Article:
This event is co-located with Test Expo 2019.
Agile and DevOps share environments that facilitate working together. Spurred by greater demand for excellence, these methods are more than simply adopting new tools and processes. The synergy involves building an evolving and a stable Continuous Integration (CI) Infrastructure, as well as an automated pipeline that moves deliverables from development to production to meet users’ expectations. They can work together, and the entire build process should be transparent, and it should enable and support development and operations. This transformation depends on: significant changes in culture; roles and responsibilities; team structure; tools and processes.
There will be sharing of practical experiences, extended knowledge-sharing presentations, “Round Table” discussions for sharing insights and industry trends. This coupled with networking has the scope for open-mindedness and sharing throughout the day. There are pre and post conference workshops too on specific topics. An exhibition alongside featuring leading service providers, consultants and vendors from the three topic areas – Testing and Agile & DevOps.
Topics to be covered:
We are inviting speakers – thought leaders, subject experts and start up entrepreneurs – to share their knowledge and enthusiasm about their work and their vision in the Agile & DevOps Expo.
We understand that successful projects are written up as “White Papers”. Please share these with us. But projects that did not achieve their targets – “Black Papers” – are of interest to us too. They can be a very important topics of discussion / panels that you can present. Talk to us about both, we welcome your input.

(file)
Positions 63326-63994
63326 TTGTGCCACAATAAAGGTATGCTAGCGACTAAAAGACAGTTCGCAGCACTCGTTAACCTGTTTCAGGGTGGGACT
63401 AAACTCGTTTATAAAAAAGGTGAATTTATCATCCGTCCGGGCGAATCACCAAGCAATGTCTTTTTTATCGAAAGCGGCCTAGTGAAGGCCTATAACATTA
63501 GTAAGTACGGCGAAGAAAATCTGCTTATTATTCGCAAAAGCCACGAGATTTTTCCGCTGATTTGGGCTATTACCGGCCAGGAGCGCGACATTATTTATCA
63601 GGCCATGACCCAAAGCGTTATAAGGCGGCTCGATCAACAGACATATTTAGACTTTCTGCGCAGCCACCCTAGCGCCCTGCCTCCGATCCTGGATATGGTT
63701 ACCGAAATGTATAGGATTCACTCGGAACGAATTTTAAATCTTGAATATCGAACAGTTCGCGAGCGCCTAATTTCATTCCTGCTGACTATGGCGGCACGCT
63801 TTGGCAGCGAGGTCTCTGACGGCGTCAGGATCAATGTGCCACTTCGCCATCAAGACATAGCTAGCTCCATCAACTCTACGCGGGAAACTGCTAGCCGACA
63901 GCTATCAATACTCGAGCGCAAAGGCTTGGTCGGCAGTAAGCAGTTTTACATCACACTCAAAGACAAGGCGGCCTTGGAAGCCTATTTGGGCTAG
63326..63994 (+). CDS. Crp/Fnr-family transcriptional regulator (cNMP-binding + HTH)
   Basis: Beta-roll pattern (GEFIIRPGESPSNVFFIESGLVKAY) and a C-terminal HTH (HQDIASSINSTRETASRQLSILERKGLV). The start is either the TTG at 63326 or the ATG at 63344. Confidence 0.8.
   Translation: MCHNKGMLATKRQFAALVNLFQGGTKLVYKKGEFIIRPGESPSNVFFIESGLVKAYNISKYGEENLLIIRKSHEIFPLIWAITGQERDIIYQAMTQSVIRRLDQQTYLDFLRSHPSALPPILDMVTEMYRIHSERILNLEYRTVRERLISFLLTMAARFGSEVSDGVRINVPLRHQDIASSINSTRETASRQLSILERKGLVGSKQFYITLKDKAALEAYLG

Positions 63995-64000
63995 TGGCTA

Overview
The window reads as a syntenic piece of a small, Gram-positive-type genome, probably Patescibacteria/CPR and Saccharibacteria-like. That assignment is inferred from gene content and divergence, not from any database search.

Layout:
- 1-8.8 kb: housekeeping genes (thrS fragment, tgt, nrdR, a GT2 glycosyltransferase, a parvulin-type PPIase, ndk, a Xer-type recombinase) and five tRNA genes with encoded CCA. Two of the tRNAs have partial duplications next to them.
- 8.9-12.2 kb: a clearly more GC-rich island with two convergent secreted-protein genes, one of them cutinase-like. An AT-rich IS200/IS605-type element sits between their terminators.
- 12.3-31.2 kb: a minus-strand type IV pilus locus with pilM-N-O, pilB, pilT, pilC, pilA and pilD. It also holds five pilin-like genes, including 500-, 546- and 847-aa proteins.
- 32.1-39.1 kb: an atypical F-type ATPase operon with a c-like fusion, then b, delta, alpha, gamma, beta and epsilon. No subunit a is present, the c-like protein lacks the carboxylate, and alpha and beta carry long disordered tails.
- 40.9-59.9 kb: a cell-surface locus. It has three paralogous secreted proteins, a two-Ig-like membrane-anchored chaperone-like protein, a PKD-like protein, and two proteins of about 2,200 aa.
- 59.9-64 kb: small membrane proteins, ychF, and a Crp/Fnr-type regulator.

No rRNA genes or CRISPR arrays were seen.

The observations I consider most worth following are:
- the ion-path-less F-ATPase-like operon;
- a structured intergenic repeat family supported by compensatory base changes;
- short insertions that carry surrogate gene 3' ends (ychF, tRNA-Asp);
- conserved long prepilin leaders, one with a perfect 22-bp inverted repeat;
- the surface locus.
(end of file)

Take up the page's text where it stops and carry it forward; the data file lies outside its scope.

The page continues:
Please complete the speaker’s response form and submit a proposal to present at this event.
Our approach is that our events are dedicated to providing a harassment-free experience for everyone, regardless of gender, gender identity and expression, age, sexual orientation, disability, physical appearance, body size, race, ethnicity or religion. We do not tolerate intimidation, stalking, harassing photography or recording, sustained disruption of sessions or events, and unwelcome physical contact or sexual attention. We do not tolerate harassment of conference participants in any form. Sexual language and imagery is not appropriate for any conference venue, including talks, workshops, Twitter and other online media. Event participants violating these rules may be sanctioned or expelled from the event without a refund at the discretion of the conference organisers. Please bring your concerns to the immediate attention of the event staff.
Diversity: In our endeavour to be the provider of knowledge to the business community, we understand that this depends on hearing from and listening to a variety of perspectives that come from people of all races, ethnicities, genders, ages, abilities, religions, sexual orientation, and military service. We welcome diverse speakers for all our events, we do not always fully achieve this goal, but it is an ongoing process.